TSB will halve the interest rate it pays on its Classic Plus current account from 3% to 1.5% AER from 2 May. Is it time to switch?
This move comes after Santander announced it would cut interest rates on its 123 current accounts from 1.5% to 1% from 5 May - squeezing the options for customers who like to use their current account as an easy-access savings account.
Here, Which? calculates what the cut will mean for TSB customers, how it will compare with what other banks are offering and whether you should switch or consider a savings account.
From 2 May, the interest on Classic Plus current accounts will drop from 3% AER to 1.5% AER variable, meaning customers will earn £22.02 less a year.
Interest is only payable on the first £1,500 in credit on your account so the maximum you will be able to earn after a year is £22.38 provided the rate doesn't change any further.
Other qualifying conditions that you must meet to earn interest include:
This latest hit could mean customers vote with their feet and switch to another provider.
Those hunting for interest on their current account balances may consider switching but high-interest current accounts on offer elsewhere are also becoming leaner.
Nationwide's FlexDirect pays 5% AER on balances up to £2,500 so the most you can earn is £125 - over £100 more than at TSB from 2 May.
Of course, there are catches. Although there are no fees with FlexDirect, that attractive 5% rate is dropped to 1% after the first year. You must also pay in £1,000 monthly and can't have opened a FlexDirect account before.
The Santander 123 account will pay 1% AER on from 5 May. Although it's a smaller rate you can save up to £20,000, so is more suitable for larger balances. However, you will need to pay £5 a month to have the account- or £60 a year.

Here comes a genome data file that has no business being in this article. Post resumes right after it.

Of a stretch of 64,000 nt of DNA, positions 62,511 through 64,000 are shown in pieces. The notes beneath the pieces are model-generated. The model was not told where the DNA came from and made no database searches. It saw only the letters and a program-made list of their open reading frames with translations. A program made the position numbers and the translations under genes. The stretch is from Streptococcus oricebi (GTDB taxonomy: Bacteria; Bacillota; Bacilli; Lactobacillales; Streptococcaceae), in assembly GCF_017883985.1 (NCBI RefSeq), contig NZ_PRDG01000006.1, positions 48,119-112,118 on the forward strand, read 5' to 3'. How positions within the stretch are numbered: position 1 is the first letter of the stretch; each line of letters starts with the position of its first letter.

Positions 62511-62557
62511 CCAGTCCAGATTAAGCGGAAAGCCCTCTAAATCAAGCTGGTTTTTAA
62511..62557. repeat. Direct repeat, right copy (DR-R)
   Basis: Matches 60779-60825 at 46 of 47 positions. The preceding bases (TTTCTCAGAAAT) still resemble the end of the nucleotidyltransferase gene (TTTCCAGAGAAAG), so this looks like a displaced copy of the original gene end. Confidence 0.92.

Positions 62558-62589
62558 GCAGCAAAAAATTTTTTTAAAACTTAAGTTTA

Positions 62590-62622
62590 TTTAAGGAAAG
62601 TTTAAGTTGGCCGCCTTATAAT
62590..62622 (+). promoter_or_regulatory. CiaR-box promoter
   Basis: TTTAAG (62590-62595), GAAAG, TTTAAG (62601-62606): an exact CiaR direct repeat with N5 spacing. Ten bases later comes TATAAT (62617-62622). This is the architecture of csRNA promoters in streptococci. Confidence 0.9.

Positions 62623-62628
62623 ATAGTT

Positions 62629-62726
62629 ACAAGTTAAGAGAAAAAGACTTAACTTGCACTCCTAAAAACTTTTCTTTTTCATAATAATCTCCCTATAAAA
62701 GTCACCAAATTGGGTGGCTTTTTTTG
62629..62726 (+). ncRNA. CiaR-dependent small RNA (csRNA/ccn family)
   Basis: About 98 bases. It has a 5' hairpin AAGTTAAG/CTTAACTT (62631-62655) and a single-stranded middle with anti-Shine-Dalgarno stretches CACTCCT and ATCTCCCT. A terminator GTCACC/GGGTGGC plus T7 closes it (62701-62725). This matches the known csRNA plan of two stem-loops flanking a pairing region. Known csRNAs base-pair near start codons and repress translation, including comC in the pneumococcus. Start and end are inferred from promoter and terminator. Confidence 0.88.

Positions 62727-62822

You would have to keep at least £18,500 in a Santander 123 account for a year, to equal the return offered by Nationwide, after the £5 a month fee is factored in.
Often the hoops savers would have to jump through to meet the conditions of a current account such as the minimum monthly funding amount and account fee were worth it.
But from May this savings hack might have to be revised as current account interest rates are cut down to the bone.
Right now the highest-paying easy-access savings account pays 1.35% AER, so Nationwide's 5% rate and even TSB's 1.5% rate is likely to still be compelling.
However, Santander's 1% rate will be well below what you can get from the savings market. So those with money stashed in a 123 account may need to turn to a saving account to ensure their money is getting the best return.
When looking for a new current account that pays interest, the headline rate shouldn't be your only priority.
It's also worth considering other benefits you get as a customer like a linked savings account, cashback, fraud protection and customer service.
Nationwide, for example, is a Which? Recommended Provider and has been for the last five years. Real customers rated the brand highly and its products continue to push it into the gold standard.
This is an important benefit for peace of mind as the number of authorised push payment scams escalates.
TSB is not a signatory of this code but it promises to reimburse all victims of fraud under its guarantee.
If you are considering switching, it makes sense to use the automated seven-day Current Account Switch Service.
This guarantees that if something goes wrong during the switch, any charges or interest incurred (as a result of the switch) on the old or new account can be refunded.
It provides more protection than manual switching but it does mean your old account will be closed down.
Over one million current accounts have been switched since the service was launched in 2013. In the last quarter of 2019, over 99% of switches were completed within the promised seven working days.